Taking Intervention to the Next Level with Authentic Text
As a special education resource teacher, one of the biggest challenges I’ve seen students struggle with is transferring strategies they learn during intervention lessons to authentic text. Often times students can use their decoding skills in controlled text in the resource room, but fall apart when presented with literature, informational text and articles in the general education classroom. Using a research-based, systematic phonics intervention is the foundation of a strong reading intervention program, but students also need opportunities to practice and apply skills with a variety text genres and complexity levels.
In my resource room, I incorporate authentic text as a supplement to the Wilson Reading System. Wilson is implemented with fidelity 3 days per week and on the remaining 2 days, students participate in a book study. Currently, we are working on informational text using a variety of National Geographic Kids Readers. Next quarter we plan to read a variety of popular literature. My students look forward to our book study days each week and are so motivated to read “real books.” I love having the opportunity to provide scaffolded support and guidance while they read complex text. I can coach them to apply strategies, provide immediate error correction, and build independence in safe, supportive environment.
Using a variety of authentic texts allows my lessons to be standards-based and IEP goal based, rather than limited by a particular boxed curriculum, basal reader or worksheet. Each day, I select several words from the text for students to apply their decoding skills using the Word Study printable. I typically choose words that align with what students are learning in Wilson. For example, if our Wilson lesson focuses on the -ing and -ed suffixes, I would choose words from the text which have -ing and -ed endings. It is great for students to make the connection between our phonics lessons and authentic text.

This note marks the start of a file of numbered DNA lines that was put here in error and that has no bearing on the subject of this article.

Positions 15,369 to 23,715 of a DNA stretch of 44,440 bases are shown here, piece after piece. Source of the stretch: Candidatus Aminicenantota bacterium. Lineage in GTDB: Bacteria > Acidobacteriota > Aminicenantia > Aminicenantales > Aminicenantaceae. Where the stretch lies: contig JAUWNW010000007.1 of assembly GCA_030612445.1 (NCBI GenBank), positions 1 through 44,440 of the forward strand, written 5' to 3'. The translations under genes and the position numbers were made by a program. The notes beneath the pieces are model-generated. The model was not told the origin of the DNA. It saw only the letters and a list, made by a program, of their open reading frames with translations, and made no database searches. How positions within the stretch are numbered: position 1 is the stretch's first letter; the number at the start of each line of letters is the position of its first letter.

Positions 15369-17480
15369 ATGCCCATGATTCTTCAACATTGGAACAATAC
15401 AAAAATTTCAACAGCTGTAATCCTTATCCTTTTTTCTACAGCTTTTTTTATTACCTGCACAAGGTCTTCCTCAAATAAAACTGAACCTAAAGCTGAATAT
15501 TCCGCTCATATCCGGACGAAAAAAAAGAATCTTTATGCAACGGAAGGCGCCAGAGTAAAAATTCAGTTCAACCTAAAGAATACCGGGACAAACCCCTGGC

In addition, I choose one comprehension activity in which students can demonstrate their ability to read and understand text. The first time each activity is presented, I model the expectations and skills required. Using the printables from the Book Study Unit consistently helps students become familiar, successful and independent with each task.
We’ve created ready-to-use book study units for a variety of books including: Henry and Mudge, Frog and Toad, Charlotte’s Web, Stellaluna, Black Lagoon, The Lorax, Miss Nelson is Missing, Last Day Blues and several National Geographic Kids Readers. More titles coming soon!
In addition, we’ve assembled book study unit templates for informational text and literature so these strategies and resources could be customized to ANY book you’d like to use in your classroom. These activities build essential literacy skills, provide easy differentiation opportunities, and promote active engagement with our guided reading strategy animals. These book studies can be used in grades 1-3 with in a variety of settings: general education, special education, intervention, tutoring and ELL. It is recommended to use these templates with a variety of texts to help students master the skills, transfer and apply their strategies in meaningful ways.
These comprehensive book studies include:
- Suggestions for Use
- Lesson Activities
o I Can Posters
o Word Study Activities
o Vocabulary Activities
o Comprehension Activities
o Fluency Activities
o Response to Text
- Instructional Resources
- Book Study Unit Plan Organizer